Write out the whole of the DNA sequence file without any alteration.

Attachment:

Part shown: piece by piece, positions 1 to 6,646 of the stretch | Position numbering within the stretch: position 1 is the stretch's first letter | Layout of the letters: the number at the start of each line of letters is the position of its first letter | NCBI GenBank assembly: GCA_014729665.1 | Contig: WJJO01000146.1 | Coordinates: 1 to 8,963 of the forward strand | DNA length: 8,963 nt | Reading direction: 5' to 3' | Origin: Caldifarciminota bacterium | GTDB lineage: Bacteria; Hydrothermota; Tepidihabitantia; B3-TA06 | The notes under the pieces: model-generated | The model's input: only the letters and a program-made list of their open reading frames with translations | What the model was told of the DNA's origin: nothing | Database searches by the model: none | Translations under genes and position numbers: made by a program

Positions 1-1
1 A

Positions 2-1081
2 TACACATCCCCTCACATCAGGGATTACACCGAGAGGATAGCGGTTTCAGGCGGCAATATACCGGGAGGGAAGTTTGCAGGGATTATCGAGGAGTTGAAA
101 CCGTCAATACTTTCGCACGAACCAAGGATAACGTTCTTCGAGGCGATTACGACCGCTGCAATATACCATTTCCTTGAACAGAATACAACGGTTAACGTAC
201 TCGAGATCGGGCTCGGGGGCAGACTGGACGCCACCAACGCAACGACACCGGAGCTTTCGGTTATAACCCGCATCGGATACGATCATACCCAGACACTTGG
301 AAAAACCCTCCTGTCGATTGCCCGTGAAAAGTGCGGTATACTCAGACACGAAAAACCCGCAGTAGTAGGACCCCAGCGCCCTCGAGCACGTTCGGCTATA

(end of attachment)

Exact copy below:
Part shown: piece by piece, positions 1 to 6,646 of the stretch | Position numbering within the stretch: position 1 is the stretch's first letter | Layout of the letters: the number at the start of each line of letters is the position of its first letter | NCBI GenBank assembly: GCA_014729665.1 | Contig: WJJO01000146.1 | Coordinates: 1 to 8,963 of the forward strand | DNA length: 8,963 nt | Reading direction: 5' to 3' | Origin: Caldifarciminota bacterium | GTDB lineage: Bacteria; Hydrothermota; Tepidihabitantia; B3-TA06 | The notes under the pieces: model-generated | The model's input: only the letters and a program-made list of their open reading frames with translations | What the model was told of the DNA's origin: nothing | Database searches by the model: none | Translations under genes and position numbers: made by a program

Positions 1-1
1 A

Positions 2-1081
2 TACACATCCCCTCACATCAGGGATTACACCGAGAGGATAGCGGTTTCAGGCGGCAATATACCGGGAGGGAAGTTTGCAGGGATTATCGAGGAGTTGAAA
101 CCGTCAATACTTTCGCACGAACCAAGGATAACGTTCTTCGAGGCGATTACGACCGCTGCAATATACCATTTCCTTGAACAGAATACAACGGTTAACGTAC
201 TCGAGATCGGGCTCGGGGGCAGACTGGACGCCACCAACGCAACGACACCGGAGCTTTCGGTTATAACCCGCATCGGATACGATCATACCCAGACACTTGG
301 AAAAACCCTCCTGTCGATTGCCCGTGAAAAGTGCGGTATACTCAGACACGAAAAACCCGCAGTAGTAGGACCCCAGCGCCCTCGAGCACGTTCGGCTATA